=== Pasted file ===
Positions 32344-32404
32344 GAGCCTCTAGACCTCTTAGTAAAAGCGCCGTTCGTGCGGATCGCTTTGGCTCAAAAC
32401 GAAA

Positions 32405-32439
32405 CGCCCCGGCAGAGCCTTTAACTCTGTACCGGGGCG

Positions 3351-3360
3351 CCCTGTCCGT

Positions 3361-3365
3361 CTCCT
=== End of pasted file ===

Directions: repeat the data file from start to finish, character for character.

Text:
Positions 32344-32404
32344 GAGCCTCTAGACCTCTTAGTAAAAGCGCCGTTCGTGCGGATCGCTTTGGCTCAAAAC
32401 GAAA

Positions 32405-32439
32405 CGCCCCGGCAGAGCCTTTAACTCTGTACCGGGGCG

Positions 3351-3360
3351 CCCTGTCCGT

Positions 3361-3365
3361 CTCCT